Caregiver Story: Living with a Rare Cancer

by Team Onco


Mornings are a busy time in every household. From making breakfast, to ensuring the children are fed, lunch boxes packed, and so many other little matters that need to be attended to, most women manage all of these on a daily basis. My wife Meenakshi too, has done this for me and our two children, all her life.

Not just her mornings, but all hours of her day have been dedicated to raising a family. She gave us her everything, and she was happy to do so. Her children are the centre of her universe.  Her sun rises and sets around them.

No concern related to them was too small for her. From ensuring that they do well academically, to checking that they have eaten on time, all aspects of their well being were supervised by her.

Into this world of domestic responsibilities and aspirations, illness crept in, silent at first, and then loud enough to have all our attention.

In 2014, Meenakshi started suffering from vaginal bleeding. Visits to the gynecologist were unfruitful. There was no affirmative diagnosis and the check-ups revealed no anomalies. By October 2017, she was experiencing discomfort in her stomach. The doctor began treating her for gastritis.

Yet her pain did not subside. My relative is a gynecologist and during both my wife’s pregnancies we consulted her. She took care of both deliveries as well. But even she was perplexed at what was ailing my wife.

My wife went through an ultrasound soon after and the doctor spotted some anomalies in the report. We were living in Trichy at this time and we immediately sought admission at the best local hospital there.

Meenakshi was discharged after three days of hospitalisation as the doctors could not find any further issue. But the matter was far from resolved.

The discomfort in her upper abdomen continued and we were clueless as to what was causing it. In November 2017, we decided to move to Chennai for uninterrupted medical care.

 Since most of my wife’s family lives here, we preferred to move here for the time being. We consulted a gastrointestinal surgeon here. He recommended a CA 125 test which is a blood test that checks for cancer antigens and for early signs of ovarian cancer.

When the results of this test showed abnormal levels, further scans were recommended. The investigation revealed that my wife’s omentum had thickened. Omentum is the layer of membrane that surrounds the organs in the abdominal cavity.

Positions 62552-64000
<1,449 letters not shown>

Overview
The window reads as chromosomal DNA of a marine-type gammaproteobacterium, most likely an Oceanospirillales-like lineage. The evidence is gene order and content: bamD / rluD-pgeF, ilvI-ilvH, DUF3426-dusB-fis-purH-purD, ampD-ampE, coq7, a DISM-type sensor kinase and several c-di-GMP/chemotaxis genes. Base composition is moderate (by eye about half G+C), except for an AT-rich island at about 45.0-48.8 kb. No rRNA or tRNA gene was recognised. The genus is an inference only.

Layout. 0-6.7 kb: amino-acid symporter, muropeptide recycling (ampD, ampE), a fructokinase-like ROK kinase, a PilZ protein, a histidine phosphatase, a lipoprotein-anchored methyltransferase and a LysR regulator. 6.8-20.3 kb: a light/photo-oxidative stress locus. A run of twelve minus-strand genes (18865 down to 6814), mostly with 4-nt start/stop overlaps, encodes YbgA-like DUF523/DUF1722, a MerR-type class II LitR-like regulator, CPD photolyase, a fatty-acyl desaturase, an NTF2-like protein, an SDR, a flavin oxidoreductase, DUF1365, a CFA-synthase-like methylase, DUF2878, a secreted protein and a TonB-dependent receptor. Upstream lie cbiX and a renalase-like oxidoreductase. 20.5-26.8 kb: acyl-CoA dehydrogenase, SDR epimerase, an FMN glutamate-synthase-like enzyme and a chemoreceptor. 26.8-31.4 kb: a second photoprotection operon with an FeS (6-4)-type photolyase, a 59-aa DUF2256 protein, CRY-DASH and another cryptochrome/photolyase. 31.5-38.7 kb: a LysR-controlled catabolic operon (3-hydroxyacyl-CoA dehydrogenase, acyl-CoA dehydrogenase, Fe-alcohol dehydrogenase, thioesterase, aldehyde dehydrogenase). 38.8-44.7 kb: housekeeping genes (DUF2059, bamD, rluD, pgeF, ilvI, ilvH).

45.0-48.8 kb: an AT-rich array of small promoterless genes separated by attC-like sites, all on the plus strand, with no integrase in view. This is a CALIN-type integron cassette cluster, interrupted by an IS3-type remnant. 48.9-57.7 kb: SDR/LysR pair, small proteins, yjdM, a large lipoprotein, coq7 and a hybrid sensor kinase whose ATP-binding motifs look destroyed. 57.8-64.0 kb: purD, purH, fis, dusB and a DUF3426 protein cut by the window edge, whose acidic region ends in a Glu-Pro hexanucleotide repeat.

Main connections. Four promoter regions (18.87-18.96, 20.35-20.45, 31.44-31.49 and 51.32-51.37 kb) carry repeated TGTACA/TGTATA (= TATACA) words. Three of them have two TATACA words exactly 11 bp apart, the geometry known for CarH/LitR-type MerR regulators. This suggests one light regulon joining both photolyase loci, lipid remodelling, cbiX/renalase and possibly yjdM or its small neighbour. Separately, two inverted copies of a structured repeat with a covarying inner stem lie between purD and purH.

Thickening of the omentum is considered a sign of cancer that has spread to it from another organ. The diagnosis started to become clearer to us.

We waited a week to receive an appointment with a renowned oncologist in Chennai. He suggested a biopsy.

I remember that day in December 2017 when we received the reports of the biopsy. Meenakshi had adenocarcinoma of omentum- Mullerian Origin. This is a relatively rare type of cancer.

But my wife was positive as she had been at every point in our lives when we faced a difficult situation. She was sure she would overcome it through her sheer will power and determination.

We were positive because she was positive. We believed that everything would be fine because that is what she believed.

To be honest, my wife handled her treatment very well. When her surgery and first set of chemotherapy sessions was completed, she seemed fine.

In February, 2019, the word ‘cancer recurrence’ became a reality in our lives. Meenakshi was very disappointed. But she refused to give up. She is still fighting the disease that has taken up so many years of our lives.

She had bad days and even some very bad days but she just kept picking herself up each time. She hates taking help from others and likes to be independent. Although her parents, her brother and sister all live close by, she prefers to do her work herself.

I have only seen her upset twice during this journey. Once when she was diagnosed for the first time and second, when she was told that her cancer had relapsed.

The doctors tell us that her cancer is only controllable. But my wife lives in hope, and her hope gives us hope.

If you are wondering what motivates her to keep going ahead day after day while battling this disease for the second time, you are not alone. I too  have wondered about this many times. She has just one answer to this. “It’s for my children.”

Her own mother has been suffering kidney ailment for several years now. She has seen her mother face her kidney problems on a daily basis. Maybe it is this inheritance of courage that she has received from her mother that helps her face her own struggles.

Someone once said, “Sometimes the strength of motherhood is greater than natural laws.” I guess that is true. How else can I explain how my wife manages to stay positive while she battles cancer for the second time?

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*names and places have been changed to protect the identify of this family

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